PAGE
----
wearing a Persian garment that was given to him. (Eratosthenes, in Plut. in his Alexan.) 

1872. Alexander's friends now came to him and complained that the soldiers were planning 
among themselves in their tents to take all the spoil for themselves and to put nothing into his 
treasury. At this Alexander smiled and said: 

vv This is very good news, my friends that you bring me for I see by this they mean to fight and 
not to flee." 

1873. Many of the common soldiers came to him to encourage him and not be afraid of the 
number of his enemies. They would not be able to endure the very first noise or shout of them. 
In this place does Ndassf does not signify, "the smell of them", or "of their arm-pits", as 
Xylander translates it (Plut. in his Apophthemes.) 

1874. The 1 1th night after the eclipse of the moon, the two armies lay within sight of each other. 
Darius kept his men in their arms all night and reviewed them all by torch light. So that all the 
plain lying between the mountain Niphat and the Goriaeans hills shone with torches. While his 
army was sleeping, Alexander was up with his soothsayer Aristander before his pavilion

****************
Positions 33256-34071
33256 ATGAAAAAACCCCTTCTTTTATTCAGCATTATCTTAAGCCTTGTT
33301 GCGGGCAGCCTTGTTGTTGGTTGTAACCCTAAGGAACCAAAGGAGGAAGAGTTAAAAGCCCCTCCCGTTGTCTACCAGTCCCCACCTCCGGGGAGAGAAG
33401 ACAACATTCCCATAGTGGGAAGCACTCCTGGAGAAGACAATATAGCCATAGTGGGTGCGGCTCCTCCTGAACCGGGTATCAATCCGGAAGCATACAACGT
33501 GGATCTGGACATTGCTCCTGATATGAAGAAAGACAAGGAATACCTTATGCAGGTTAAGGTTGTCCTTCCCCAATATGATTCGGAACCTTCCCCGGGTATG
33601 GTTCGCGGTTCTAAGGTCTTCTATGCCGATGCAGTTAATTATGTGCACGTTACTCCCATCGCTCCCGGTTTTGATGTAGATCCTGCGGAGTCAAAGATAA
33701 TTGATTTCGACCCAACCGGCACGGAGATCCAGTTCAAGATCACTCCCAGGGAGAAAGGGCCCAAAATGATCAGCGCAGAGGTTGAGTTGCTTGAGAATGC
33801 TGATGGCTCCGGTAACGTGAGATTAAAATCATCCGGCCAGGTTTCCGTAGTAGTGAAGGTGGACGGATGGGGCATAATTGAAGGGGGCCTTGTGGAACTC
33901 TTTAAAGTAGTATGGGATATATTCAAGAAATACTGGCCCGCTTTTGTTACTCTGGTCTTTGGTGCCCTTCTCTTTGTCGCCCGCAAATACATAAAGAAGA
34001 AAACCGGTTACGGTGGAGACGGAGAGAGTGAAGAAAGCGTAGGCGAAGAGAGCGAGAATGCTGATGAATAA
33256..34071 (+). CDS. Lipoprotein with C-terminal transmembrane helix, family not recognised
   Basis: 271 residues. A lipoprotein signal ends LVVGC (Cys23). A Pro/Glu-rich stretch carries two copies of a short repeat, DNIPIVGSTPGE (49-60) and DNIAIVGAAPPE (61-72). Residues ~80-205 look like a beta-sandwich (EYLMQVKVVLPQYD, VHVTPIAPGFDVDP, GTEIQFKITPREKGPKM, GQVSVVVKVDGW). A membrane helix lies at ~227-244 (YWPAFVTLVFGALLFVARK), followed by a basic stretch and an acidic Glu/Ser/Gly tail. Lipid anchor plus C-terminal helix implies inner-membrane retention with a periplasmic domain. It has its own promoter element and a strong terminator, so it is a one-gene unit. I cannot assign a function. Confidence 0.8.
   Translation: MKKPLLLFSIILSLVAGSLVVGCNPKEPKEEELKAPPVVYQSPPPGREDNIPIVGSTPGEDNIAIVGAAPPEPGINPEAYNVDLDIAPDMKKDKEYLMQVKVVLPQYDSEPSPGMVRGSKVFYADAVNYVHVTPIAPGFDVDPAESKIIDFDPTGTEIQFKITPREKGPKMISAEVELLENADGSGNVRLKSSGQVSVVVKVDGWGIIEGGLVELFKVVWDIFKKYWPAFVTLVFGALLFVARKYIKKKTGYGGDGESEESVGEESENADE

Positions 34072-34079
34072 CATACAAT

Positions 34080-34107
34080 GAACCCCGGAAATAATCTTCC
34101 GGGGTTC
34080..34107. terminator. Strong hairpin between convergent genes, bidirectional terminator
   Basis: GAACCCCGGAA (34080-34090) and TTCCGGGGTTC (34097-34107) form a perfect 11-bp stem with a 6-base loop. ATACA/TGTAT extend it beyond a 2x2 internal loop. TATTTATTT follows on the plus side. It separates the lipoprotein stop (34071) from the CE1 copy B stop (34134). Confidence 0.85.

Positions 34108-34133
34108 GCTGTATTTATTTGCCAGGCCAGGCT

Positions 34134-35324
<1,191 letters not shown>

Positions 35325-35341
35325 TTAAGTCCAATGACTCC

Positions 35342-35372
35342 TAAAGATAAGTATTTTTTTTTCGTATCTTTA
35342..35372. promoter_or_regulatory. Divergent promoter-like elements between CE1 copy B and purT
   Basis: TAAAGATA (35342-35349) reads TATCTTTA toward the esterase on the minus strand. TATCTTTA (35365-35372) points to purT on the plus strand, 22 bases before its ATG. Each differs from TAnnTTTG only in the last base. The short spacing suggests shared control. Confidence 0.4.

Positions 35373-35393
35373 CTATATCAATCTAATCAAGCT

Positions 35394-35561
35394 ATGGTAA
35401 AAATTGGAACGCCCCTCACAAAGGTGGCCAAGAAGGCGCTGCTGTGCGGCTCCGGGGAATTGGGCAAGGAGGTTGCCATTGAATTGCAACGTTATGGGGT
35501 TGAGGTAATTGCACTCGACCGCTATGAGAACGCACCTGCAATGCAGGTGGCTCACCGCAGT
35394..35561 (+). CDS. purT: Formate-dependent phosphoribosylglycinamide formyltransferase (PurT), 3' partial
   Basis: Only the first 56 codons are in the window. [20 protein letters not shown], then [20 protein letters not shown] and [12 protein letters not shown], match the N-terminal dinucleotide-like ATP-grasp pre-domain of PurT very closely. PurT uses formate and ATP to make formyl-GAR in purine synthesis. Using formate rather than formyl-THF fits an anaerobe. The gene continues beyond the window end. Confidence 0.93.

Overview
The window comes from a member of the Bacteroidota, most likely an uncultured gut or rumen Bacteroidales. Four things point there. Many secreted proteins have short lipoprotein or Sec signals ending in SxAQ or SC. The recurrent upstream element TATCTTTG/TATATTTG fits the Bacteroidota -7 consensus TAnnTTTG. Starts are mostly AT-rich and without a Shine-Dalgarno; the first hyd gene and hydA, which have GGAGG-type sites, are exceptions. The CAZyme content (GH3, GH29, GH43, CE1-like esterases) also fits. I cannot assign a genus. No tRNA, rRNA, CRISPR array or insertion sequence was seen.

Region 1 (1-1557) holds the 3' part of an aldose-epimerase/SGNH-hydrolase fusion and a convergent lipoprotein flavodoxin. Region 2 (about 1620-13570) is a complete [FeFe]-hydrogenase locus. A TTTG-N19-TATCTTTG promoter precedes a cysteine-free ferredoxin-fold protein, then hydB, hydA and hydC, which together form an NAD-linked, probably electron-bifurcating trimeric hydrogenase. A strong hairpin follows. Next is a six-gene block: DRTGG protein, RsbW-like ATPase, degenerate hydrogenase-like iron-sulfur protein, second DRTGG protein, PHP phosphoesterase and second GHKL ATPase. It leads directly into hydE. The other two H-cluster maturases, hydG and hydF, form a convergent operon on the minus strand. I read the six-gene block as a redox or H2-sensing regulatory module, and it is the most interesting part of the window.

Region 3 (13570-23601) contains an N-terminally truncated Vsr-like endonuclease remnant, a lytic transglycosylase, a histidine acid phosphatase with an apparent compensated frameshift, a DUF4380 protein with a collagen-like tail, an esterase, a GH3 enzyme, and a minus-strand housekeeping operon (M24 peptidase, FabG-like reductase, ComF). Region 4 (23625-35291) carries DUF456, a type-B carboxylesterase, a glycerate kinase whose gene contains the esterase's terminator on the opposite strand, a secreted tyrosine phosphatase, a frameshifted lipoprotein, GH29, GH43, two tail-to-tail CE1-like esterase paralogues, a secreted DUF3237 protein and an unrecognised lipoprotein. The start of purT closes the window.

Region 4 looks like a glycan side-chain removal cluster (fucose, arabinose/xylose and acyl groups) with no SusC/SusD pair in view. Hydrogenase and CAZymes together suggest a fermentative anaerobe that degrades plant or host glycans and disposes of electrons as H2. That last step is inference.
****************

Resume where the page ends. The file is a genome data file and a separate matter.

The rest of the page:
engaged in certain arcane and secret rites and ceremonies and offered sacrifice to Apollo. (Plut. 
in Alexan.) Curtius states: 

vv Aristander in a white robe, carrying bunches of vervain in his hand and his head covered, 
mumbled certain prayers which the king was to say after him to propitiate Jupiter, Minerva, and 
Victoria." 

1875. Parmenion and his other friends advised him to attack Darius in the dead of night and 
thereby conceal from his soldiers the terror of the fight since he was so heavily out numbered. 
He replied that he did not come there to steal a victory. (Plut. Curt. Arrian.) On the contrary, 
Darius feared least he be attacked in the night. He knew his camp was no better fortified than it 
should be. Therefore he kept his men up all night in arms. Lack of sleep was the main reason his 



men lost the battle the next day. (Arrian. 1. 3.) 

1876. Alexander was troubled in his mind with what might happen the next day and did not 
sleep at all that night until toward the morning. Then he fell into so deep a sleep that when it was